The emergence of global civil society points the way to the human possibilities that lay ahead — in particular a previously unknown human capacity to self-organize on a planetary-scale with an unprecedented inclusiveness, respect for diversity, shared leadership, individual initiative, and sense of responsibility for the whole of life. Global civil society’s rapidly expanding capacity for mutual learning, consensus convergence, and global coherence suggests the qualities of an emergent planetary consciousness or brain. It manifests a human capacity for democratic self-governance beyond anything previously known.
In the work at hand we must not only replace the global suicide economy with local living economies, we must also replace the dead democracy of money with living democracies of engaged citizens.
We must give substance to the essential truth that in a democracy, sovereignty resides in the people. When politicians lead we call it dictatorship. When private economic interests lead we call it corruption. When dictatorship merges with private economic interests around extreme right-wing nationalism in pursuit of imperial expansion we call it Fascism. Only when the leadership comes from “We the people” can we truly speak of democracy.
These insights have especially important implications for those of us who enjoy the extraordinary privilege and responsibility of being American citizens. Our country has been taken over by forces not of our choosing for ends contrary to the great ideals of liberty and justice for all on which it was founded — founded I might note in a rebellion against empire and a king named George. We take justified pride in America as a beacon of freedom and democracy to the world. We can shine that beacon bright and clear as a source of hope and inspiration for all. Or we can expand and consolidate the global dominion of the new American empire by military force.
American empire or Earth democracy? That choice is now very much before us.
Generations ago our forbearers rejected the institutions of monarchy in favor of the institutions of representative democracy. Democracy, however, remained an unfinished project, because the institutions of wealth concentration — in particular the institution of the publicly traded, limited liability corporation — remained in place. Although there is much work to be done on our political institutions, our economic institutions have become the primary instruments of our subordination to values and priorities not our own. It falls to our generation to carry forward the project of democracy by democratizing the economy to achieve an equitable distribution of economic power and to establish economic accountability to the needs of life.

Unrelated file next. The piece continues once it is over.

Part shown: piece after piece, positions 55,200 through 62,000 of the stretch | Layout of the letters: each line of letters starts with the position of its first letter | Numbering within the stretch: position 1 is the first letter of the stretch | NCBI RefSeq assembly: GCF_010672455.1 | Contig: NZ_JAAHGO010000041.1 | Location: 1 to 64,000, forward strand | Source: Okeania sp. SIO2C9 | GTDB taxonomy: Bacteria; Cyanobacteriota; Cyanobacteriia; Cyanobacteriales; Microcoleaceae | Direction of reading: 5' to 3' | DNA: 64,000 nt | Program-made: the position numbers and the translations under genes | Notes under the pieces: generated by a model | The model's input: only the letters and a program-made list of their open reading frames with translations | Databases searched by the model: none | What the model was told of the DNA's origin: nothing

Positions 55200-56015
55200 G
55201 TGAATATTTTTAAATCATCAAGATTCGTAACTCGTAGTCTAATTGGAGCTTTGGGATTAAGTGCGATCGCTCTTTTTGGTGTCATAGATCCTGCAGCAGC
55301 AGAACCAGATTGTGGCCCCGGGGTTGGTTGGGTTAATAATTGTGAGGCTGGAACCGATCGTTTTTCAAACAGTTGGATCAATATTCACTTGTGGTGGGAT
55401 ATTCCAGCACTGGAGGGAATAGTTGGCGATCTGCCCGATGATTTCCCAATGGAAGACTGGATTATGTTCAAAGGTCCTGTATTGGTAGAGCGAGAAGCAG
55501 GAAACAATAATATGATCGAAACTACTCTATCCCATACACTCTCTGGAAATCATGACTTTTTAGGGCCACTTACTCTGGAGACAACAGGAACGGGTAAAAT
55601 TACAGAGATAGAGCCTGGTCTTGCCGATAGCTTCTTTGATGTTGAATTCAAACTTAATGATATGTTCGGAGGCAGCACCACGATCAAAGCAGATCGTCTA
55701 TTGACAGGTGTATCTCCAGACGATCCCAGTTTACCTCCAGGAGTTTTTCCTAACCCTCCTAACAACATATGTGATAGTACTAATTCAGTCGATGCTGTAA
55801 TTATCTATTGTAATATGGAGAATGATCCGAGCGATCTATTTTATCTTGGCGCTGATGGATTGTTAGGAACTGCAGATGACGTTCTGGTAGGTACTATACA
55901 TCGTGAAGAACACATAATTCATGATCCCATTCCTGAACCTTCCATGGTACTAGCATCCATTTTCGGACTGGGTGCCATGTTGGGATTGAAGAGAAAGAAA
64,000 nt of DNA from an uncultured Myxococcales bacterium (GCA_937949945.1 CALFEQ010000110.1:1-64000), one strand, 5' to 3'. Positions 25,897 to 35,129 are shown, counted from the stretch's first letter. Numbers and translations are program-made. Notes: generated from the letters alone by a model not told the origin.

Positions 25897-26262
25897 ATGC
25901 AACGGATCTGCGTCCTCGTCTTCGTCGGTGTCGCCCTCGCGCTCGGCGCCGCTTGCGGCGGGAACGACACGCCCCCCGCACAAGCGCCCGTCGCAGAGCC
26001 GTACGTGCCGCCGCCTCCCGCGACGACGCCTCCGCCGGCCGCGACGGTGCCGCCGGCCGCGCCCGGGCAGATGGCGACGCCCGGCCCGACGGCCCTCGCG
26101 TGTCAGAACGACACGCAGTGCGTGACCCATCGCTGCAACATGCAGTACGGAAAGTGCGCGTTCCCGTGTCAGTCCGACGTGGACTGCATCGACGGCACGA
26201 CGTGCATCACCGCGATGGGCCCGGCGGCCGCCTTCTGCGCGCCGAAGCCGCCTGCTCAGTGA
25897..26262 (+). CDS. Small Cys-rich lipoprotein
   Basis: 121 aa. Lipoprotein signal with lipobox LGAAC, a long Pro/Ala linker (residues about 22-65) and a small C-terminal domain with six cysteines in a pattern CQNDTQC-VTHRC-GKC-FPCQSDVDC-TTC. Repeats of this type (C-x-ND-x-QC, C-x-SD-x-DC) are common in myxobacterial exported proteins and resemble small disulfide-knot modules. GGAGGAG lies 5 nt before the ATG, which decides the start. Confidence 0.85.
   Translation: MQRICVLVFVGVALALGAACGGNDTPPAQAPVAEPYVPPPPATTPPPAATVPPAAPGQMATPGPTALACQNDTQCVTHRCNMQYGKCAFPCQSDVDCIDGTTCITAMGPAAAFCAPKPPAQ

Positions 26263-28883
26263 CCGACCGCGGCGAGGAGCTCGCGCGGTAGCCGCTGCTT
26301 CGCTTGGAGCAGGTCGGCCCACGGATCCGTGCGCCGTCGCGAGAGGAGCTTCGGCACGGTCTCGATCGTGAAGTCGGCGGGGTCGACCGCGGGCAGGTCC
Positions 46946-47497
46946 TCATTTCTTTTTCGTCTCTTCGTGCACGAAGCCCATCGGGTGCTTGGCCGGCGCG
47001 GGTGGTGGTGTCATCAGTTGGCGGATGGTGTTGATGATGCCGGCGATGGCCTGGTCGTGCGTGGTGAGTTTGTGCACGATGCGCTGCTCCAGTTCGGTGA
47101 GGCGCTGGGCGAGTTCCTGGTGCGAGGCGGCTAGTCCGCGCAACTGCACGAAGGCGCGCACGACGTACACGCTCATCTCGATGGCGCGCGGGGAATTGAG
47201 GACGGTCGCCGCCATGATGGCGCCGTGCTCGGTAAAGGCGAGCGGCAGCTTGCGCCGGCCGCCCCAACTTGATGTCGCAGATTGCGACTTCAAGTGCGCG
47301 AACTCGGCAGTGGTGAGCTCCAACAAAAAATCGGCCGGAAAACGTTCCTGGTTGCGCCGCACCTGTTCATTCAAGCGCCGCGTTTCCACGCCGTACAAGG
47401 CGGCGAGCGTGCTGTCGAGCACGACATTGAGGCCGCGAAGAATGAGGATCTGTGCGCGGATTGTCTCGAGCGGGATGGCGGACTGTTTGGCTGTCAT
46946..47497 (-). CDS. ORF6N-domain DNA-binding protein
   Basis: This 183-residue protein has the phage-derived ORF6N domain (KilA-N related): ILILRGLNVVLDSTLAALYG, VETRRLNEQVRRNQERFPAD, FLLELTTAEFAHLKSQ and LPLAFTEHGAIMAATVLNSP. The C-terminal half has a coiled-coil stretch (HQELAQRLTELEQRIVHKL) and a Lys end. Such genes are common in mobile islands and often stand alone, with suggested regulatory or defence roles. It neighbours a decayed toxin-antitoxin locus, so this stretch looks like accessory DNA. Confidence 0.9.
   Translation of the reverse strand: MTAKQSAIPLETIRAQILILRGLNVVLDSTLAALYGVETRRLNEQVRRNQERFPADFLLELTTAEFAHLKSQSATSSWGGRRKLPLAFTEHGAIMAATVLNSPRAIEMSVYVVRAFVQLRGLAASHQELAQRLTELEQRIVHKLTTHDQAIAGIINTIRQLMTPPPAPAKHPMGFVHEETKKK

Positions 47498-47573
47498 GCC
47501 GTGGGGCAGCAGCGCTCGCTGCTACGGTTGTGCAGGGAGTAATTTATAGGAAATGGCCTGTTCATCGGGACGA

The goal of political democracy was not to create a more accountable monarchy; it was to replace the institutions of monarchy with new institutions appropriate to democratic societies. We need a similar approach to economic democracy. The appropriate goal is not to reform the institutions of corporate rule. It is to replace them, through an emergent process of succession and displacement, with systems of economic relationships that distribute power through the equitable localization of ownership and control. Ironically, given America’s professed commitment to market economies, it means creating economies that actually honor real market principles — which corporate capitalism, with its drive to monopolize markets, concentrate capital, and externalize costs — systematically violates.
I believe the values of Earth democracy are universal values shared by the vast majority of people in America and the world. If indeed that is true, our work speaks to the values of a New American Majority — the foundation of a New American Politics.
Those of us engaged in the active practice of progressive citizenship have for too long thought of ourselves as representatives of an embattled fringe minority. It is time we begin to think and act like members of the true majority we are — engaged in the creation of a new economy, a new politics, and a positive human future. Creating the new economy here in America is the work of SVN and BALLE.
In these turbulent and frightening times it is important to remind ourselves that we are privileged to live at the most exciting moment in the whole of human history. For this is the moment when we are being called by the deep forces of creation to awaken to a new consciousness of our own possibilities and to embrace the responsibilities that go with our collective presence on the living jewel of life called Earth. We have the need and the means to create a true Earth democracy. The choice is ours. The time is now. We’re the one’s we’ve been waiting for.